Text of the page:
Community Research and Development Information Service - CORDIS

FP7

ECO-INDIA Report Summary

Project ID: 308467
Funded under: FP7-ENVIRONMENT
Country: Ireland

Final Report Summary - ECO-INDIA (Energy-efficient, community-based water- and wastewater-treatment systems for deployment in India)

Executive Summary:
In India, 30% of urban and 90% of rural households are entirely dependent on untreated surface or groundwater. In addition, the vast majority of the country's population is affected by severe water scarcity, waterborne diseases and excessive levels of fluoride, nitrates, iron and arsenic in water, which cause severe health disorders.
With €1.7 million in funding from the European Commission’s FP7 Programme and €500,000 from the Indian Department of Science and Technology (DST), ECO-India aimed at developing innovative and sustainable approaches for producing potable water for a rural community in Jyot Sujan in the Murshidabad region in West Bengal.
Tyndall National Institute at University College Cork in Ireland (Tyndall-UCC) co-ordinated the European (FP7) consortium, an interdisciplinary team from three research institutes - Tyndall-UCC, Danmarks Tekniske Universitet (DTU), Helmholtz-Zentrum für Umweltforschung GmbH (UFZ) - and four SMEs (Trustwater, adelphi, Dryden Aqua, AGM). Trustwater’s technical participation ended in March 2015.
The School of Water Resources & Engineering at Jadavpur University (JU) in Kolkata co-ordinated the Indian (DST) consortium, comprising researchers from Jadavpur University, the Indian Institute of Technology Kharagpur, as well as an SME, Super Technicians.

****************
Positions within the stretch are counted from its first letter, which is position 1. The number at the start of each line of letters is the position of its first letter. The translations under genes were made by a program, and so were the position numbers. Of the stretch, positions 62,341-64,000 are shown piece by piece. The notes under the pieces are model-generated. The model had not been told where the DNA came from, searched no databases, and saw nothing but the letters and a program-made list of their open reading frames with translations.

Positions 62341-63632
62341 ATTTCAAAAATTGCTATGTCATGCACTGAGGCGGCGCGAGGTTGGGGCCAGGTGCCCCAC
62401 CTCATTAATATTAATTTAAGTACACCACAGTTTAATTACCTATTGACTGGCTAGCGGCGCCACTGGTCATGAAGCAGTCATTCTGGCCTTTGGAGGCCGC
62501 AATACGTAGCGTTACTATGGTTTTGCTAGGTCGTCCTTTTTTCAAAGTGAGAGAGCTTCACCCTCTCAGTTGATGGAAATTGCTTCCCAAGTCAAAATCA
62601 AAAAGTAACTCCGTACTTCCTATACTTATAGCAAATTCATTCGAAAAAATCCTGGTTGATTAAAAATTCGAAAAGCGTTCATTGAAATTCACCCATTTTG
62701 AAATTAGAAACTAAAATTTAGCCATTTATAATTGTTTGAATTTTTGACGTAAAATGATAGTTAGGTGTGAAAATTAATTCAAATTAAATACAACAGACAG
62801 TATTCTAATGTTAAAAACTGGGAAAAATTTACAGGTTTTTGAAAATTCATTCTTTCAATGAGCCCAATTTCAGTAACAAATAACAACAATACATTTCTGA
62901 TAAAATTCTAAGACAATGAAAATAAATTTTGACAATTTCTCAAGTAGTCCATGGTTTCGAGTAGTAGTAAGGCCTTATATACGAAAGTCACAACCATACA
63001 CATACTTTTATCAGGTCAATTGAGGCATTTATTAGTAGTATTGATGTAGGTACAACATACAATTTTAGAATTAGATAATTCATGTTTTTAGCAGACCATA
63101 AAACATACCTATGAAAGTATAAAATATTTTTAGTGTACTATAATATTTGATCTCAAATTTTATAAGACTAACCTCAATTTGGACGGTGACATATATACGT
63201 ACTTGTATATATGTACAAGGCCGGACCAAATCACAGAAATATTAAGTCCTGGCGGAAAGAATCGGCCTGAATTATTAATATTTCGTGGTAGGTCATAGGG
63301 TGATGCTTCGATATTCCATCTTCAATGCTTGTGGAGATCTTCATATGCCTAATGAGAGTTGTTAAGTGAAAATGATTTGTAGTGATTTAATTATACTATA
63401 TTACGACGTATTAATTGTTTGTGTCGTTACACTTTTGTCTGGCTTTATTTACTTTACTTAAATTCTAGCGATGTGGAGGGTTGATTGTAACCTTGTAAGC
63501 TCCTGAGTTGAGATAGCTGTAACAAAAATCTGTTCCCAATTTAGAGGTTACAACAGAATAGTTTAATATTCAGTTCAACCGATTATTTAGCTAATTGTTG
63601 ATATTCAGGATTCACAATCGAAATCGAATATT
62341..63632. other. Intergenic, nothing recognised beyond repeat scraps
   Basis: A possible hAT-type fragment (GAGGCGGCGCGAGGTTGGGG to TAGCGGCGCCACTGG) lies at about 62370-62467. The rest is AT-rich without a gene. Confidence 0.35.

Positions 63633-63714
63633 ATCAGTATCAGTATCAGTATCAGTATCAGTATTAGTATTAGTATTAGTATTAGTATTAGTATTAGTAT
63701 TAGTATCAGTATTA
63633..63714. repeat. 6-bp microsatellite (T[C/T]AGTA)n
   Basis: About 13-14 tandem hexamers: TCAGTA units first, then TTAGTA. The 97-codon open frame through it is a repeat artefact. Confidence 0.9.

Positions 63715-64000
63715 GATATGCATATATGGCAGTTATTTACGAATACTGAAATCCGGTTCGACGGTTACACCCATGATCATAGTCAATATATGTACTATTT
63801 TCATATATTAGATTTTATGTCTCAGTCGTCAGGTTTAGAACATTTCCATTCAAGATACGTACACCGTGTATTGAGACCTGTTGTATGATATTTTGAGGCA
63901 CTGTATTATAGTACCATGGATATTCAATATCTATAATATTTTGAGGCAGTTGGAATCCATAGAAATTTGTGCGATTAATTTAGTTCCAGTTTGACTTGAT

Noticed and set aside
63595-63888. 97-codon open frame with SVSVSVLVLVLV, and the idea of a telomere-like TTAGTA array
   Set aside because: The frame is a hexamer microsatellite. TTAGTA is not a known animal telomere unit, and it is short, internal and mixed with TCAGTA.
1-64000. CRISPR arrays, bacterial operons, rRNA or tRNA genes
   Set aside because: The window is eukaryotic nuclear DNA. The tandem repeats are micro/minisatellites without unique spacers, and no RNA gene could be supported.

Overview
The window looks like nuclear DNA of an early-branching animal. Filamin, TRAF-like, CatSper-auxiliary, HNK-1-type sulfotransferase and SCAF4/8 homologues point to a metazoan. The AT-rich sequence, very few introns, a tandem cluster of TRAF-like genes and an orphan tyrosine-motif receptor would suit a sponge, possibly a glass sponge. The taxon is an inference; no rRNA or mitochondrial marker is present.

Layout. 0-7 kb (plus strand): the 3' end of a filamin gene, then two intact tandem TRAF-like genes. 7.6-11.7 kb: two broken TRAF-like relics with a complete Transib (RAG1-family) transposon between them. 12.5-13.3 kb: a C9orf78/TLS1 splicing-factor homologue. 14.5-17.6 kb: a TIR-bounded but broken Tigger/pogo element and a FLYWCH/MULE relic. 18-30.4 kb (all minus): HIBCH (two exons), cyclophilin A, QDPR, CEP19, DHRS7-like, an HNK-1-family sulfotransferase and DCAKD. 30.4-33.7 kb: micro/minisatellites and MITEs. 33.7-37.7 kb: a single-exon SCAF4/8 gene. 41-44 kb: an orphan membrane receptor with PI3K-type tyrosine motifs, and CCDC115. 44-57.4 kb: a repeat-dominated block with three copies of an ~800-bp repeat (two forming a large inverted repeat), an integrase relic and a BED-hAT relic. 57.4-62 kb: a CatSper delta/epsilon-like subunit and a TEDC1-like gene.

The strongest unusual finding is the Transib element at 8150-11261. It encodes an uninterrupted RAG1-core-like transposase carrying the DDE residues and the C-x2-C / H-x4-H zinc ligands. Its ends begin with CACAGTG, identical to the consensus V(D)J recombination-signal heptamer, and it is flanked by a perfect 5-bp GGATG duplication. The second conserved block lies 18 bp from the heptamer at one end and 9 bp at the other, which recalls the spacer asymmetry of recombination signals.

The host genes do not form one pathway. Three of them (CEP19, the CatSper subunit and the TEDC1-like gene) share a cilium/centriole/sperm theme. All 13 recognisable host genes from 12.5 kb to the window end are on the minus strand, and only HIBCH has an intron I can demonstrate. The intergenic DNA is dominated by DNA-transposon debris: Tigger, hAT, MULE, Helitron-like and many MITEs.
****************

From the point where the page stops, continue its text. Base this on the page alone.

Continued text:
The key project objectives were:
(1) Develop a reliable cost-effective system for production of clean and safe drinking water for a community (village) environment capable of treating >90 m3 (90,000 litres) of water per day.
(2): Complement (and ultimately substitute) sand in sand filters with Dryden Aqua’s AFM (Active Filter Media), a water filtration media manufactured from recycled glass, to improve the quality of drinking water by removing 30% more waste from the water.
(3): Develop a cost-effective, telemetry system for remote system monitoring via mobile phone networks (in India).
(4): Undertake a feasibility study (at DTU) of an anaerobic digestion system for biogas production (2 kW per hour).
(5): Develop a lab-scale prototypes for a capacitive deionisation module targeting deionisation of ground /surface water and removal of heavy metal contaminants such as arsenic.
(6): Support the DST consortium for establishment of a sustainable integrated water resource management system.